By Danette Glassy
Special to the Reporter
One of the most frightening things I face as a pediatrician is when my families choose not to vaccinate their children. I know it is because they have been told things that are not true, or have read information from actually malicious sources. It is frightening because someday I will have a patient with a vaccine-preventable disease like measles. The current measles outbreak in Washington State has increased my worry.
Measles kills. Even with immediate access to great medical care. The 1989–1991 measles outbreak in the U.S. resulted in more than 55,000 cases and more than 100 deaths. For every 1,000 reported measles cases in the United States, approximately one case of encephalitis (brain infection that sometimes causes brain damage) and two to three deaths resulted. The risk for death from measles or its complications is greater for infants, young children, and adults than for older children and adolescents.
In the year 2000 measles was declared eliminated from the U.S. That means there were no cases of measles in the U.S. for at least 12 months. Unfortunately, that did not last. Since then the annual number of cases has ranged from a low of 37 in 2004 to a high of 667 in 2014. And with several outbreaks currently raging in many communities, 2019 is shaping up to top 2014.
Why do we have an outbreak now in Washington State? We lost our herd immunity. To prevent the spread of a highly contagious virus like this, 90-95 percent of eligible people need to be vaccinated. We do not have 90-95 percent of eligible people vaccinated anymore. And the more unvaccinated people you are around, the more vulnerable you and your family are. Even if you and your family are fully vaccinated.
Measles vaccine is very effective. After one dose (usually given at 12-15 months) 93 percent of people are fully immune. A second dose is recommended because then 97 percent of people are fully immune. About 3 percent of people who think they are immune are not. And babies younger than 12 months are all vulnerable. People with immune system problems or some with cancer are also not immune. That means parents who choose to not vaccinate their own children are not only endangering their kids, but also others who are vulnerable too.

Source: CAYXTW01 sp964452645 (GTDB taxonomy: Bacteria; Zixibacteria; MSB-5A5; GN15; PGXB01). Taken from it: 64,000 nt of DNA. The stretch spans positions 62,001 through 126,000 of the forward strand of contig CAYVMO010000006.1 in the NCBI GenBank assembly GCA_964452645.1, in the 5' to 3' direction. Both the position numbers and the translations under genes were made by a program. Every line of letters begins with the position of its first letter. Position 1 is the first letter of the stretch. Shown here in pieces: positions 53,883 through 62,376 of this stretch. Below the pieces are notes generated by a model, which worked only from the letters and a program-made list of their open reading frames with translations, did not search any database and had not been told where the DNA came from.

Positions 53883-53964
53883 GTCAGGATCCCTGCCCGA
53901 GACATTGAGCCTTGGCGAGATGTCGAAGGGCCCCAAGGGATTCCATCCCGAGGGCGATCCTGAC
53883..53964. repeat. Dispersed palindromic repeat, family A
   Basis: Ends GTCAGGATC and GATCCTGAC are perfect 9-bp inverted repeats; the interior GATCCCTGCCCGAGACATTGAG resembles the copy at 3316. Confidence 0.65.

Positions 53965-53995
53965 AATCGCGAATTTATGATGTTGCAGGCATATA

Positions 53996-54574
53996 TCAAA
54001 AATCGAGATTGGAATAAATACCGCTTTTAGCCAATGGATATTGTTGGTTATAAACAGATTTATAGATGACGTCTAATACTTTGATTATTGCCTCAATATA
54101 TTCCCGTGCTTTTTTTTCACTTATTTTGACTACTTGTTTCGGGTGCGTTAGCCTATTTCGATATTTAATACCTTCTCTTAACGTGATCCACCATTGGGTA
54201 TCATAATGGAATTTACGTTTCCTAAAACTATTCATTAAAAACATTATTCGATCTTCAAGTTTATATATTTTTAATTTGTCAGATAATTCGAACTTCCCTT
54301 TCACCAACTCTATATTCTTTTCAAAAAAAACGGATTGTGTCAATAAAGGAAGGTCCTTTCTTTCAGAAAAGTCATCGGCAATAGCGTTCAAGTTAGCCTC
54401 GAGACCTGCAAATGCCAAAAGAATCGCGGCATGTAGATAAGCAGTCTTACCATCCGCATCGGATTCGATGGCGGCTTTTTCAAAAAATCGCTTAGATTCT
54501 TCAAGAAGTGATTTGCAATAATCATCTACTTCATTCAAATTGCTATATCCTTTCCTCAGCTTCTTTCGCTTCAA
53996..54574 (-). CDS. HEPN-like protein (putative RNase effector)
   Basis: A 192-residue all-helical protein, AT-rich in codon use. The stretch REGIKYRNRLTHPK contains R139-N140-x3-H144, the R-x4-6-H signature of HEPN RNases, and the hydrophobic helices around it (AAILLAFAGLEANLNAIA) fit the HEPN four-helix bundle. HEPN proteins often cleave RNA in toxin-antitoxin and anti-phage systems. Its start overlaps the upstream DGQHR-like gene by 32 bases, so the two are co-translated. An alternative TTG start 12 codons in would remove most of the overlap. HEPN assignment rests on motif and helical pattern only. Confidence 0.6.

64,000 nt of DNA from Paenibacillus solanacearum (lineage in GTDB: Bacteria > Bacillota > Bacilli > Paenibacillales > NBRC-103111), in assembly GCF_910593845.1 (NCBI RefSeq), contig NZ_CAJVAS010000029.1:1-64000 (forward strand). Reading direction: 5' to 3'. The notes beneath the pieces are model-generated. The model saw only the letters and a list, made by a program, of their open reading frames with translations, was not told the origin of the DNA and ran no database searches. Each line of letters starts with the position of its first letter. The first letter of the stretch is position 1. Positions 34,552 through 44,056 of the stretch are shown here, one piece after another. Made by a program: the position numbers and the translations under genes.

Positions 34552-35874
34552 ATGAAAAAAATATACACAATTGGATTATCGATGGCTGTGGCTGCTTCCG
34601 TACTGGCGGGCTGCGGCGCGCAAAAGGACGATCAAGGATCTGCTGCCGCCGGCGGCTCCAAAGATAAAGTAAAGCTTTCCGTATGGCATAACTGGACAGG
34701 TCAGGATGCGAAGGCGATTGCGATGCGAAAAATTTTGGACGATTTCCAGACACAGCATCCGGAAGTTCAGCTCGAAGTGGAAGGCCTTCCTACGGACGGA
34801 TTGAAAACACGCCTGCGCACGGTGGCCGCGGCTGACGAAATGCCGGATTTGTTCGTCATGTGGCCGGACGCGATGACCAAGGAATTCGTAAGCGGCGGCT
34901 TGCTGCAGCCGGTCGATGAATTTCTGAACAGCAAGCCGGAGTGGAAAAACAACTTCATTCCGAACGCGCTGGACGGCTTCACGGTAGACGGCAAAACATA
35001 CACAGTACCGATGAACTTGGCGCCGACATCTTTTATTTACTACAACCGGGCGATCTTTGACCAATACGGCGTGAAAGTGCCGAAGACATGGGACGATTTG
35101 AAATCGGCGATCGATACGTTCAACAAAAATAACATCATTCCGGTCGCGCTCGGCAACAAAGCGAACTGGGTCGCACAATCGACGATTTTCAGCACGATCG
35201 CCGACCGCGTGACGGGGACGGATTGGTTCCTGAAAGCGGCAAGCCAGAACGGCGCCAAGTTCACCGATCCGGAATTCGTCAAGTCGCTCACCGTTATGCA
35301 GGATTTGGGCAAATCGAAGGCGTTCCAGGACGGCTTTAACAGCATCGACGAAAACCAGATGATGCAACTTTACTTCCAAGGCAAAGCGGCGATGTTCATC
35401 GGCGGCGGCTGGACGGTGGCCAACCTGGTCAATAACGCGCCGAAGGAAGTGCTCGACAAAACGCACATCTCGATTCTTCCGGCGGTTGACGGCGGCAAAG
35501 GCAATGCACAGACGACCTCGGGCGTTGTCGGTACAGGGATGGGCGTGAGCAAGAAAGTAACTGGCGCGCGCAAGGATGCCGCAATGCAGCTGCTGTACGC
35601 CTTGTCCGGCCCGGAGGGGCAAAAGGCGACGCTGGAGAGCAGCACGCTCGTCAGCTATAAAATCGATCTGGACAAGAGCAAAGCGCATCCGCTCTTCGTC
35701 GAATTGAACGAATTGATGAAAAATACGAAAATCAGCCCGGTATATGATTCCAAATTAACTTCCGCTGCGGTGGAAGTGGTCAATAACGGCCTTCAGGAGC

Measles vaccine is very safe. The Food and Drug Administration (FDA) reviews every part of the development, effectiveness testing, and safety before a vaccine is licensed in the United States. The FDA will not license a vaccine unless it meets standards for effectiveness (how well the vaccine works) and safety. All of the testing and recommendations then are reviewed by the American Academy of Pediatrics (AAP), the Centers for Disease Control and Prevention (CDC), and the American Academy of Family Physicians. These groups with great integrity then may officially recommend a vaccine be given. Finally, the FDA inspects the places where vaccines are made to insure their quality.
There are many excellent websites that have information about vaccine safety, including the American Academy of Pediatrics (www.aap.org ), the CDC (www.cdc.gov ), Every Child by Two (an organization started by former First Lady Rosalynn Carter after the 1991 measles outbreak: www.vaccinateyourvamily.org ), the Immunization Action Coalition (www.immunize.org ), and the Vaccine Education Center, Children’s Hospital of Philadelphia (https://www.chop.edu/centers-programs/vaccine-education-center ).
For a credible list of studies showing the safety of the MMR (Measles Mumps Rubella vaccine) see https://www.healthychildren.org/English/safety-prevention/immunizations/Pages/Vaccine-Studies-Examine-the-Evidence.aspx .
#VaccinateYourKids #VaccinesSaveLives #VaccinesWork
Danette Glassy, MD, FAAP is part of the Mercer Island Pediatrics team.